Let’s take out Brunei:

This time, it is Singapore whose cases seem to be going through the roof. A bit concerning, since they have already had the omicron variant for months. But the raw data for Singapore is showing eight whole days, from May 15th to 22nd, with no new cases at all, followed by an enormous number of new cases reported on May 23rd. An alternative data source (Worldometers) is showing a small peak of new cases in Singapore around that time, which had already been surmounted by early June. So, it looks as though this is may be the handiwork of a known variant, either BA.2 or BA.5. And the strange trajectory of the case counts is probably just an artefact of the way in which the particular data file I took had been updated.

All the other countries, though, seem to have got over their omicron peaks. Even Indonesia and Bangladesh. That’s very good news.

Hospital and ICU Occupancy

In this region, the countries reporting hospital occupancy data are Malaysia and Japan. Both have less than 1% of their available hospital beds occupied by COVID patients. For ICUs, the countries reporting are South Korea (just over 6% full) and Japan (just under 3% full). Neither of these is concerning.


Here is the ordered list of deaths per million:

Georgia is now seventh in the world in deaths per million. The rest are all below most European levels.

Here’s the data on a map, normalizing the colours relative to Hong Kong rather than Georgia:

Deaths per million (darker is higher)

Four things stand out here.

The first is the great big white area that is China. Why so few deaths per million? High lockdowns? Or faked data? Or could it be, perhaps, that Chinese ancestry may confer on those who have it advantages against a virus of this kind?

The second is the “arc of hell,” which curves west from Japan to Kazakhstan, passing roughly over Beijing as it does so; and continues, via Turkmenistan which is not reporting any COVID data, into Azerbaijan and Georgia. If you continue this arc across the Black Sea, you come to Bulgaria, the hardest hit country in Europe in terms of deaths per million. And then on to North Macedonia, Montenegro and Bosnia, not to mention Hungary a little to the north. And further west, to Italy and Spain.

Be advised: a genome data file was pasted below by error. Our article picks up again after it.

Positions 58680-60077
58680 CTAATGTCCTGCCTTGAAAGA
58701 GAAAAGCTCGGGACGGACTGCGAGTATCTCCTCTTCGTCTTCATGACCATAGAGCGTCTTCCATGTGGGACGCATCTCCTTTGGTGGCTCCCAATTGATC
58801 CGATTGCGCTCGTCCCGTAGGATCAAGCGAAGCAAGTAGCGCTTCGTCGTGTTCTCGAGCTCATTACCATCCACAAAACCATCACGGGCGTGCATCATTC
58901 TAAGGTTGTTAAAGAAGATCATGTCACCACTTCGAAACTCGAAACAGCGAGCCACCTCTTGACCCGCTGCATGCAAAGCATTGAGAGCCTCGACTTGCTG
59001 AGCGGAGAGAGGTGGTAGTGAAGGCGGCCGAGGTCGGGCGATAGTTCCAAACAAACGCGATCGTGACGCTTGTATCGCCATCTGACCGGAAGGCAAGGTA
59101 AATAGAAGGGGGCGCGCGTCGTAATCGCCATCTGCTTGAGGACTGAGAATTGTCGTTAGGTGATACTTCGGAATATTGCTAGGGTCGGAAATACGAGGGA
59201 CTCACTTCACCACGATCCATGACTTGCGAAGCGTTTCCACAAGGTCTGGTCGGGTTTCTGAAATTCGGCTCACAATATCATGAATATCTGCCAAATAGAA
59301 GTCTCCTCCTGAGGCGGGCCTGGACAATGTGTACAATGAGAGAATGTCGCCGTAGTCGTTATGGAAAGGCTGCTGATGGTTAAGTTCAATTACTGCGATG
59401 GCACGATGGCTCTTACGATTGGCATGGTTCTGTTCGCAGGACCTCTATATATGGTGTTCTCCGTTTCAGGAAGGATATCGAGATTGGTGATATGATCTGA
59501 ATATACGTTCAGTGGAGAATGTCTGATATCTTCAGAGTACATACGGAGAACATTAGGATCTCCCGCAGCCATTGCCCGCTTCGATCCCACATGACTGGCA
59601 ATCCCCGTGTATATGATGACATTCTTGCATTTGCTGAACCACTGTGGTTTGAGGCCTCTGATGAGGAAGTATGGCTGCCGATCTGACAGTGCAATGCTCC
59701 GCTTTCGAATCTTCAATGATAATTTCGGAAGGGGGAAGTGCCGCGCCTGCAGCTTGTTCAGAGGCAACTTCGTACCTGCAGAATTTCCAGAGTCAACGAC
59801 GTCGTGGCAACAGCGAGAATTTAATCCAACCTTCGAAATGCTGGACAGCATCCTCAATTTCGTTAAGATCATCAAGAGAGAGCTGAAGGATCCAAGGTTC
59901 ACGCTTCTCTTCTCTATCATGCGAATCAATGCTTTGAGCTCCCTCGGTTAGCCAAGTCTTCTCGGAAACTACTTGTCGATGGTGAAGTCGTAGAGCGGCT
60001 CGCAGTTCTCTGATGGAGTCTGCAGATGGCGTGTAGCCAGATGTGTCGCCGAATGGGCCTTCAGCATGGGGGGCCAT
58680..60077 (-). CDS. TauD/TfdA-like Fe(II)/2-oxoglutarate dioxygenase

And across the Atlantic to… the USA. Which also has done very much worse against the virus than you would expect from its economic and technological status. The “latitude effect,” as I call it, has to be real. Though I have not checked it on the west side of the pond. For which, I would need to look at US figures broken down by state.

The third is the swathe of relatively lightly affected countries to the south of China. Could it be that it is not just Chinese genes, but also regular contact and trade with the Chinese over centuries, which might produce a lower susceptibility to such a virus?

The fourth is Malaysia. Why has it done so badly in deaths per million, compared to its neighbours? Although it has been quite heavily locked down for much of the epidemic? And has more than 80% of its people fully vaccinated? They seem to have had a pretty poor time of it against the virus. To be fair, Malaysian politics doesn’t seem to have helped. For they have a political and constitutional crisis, whose start coincided with the beginning of the epidemic, and which is still on-going.

Next, here is the ordered list of deaths per case:

Here is the corresponding map:

Deaths per case (darker is higher)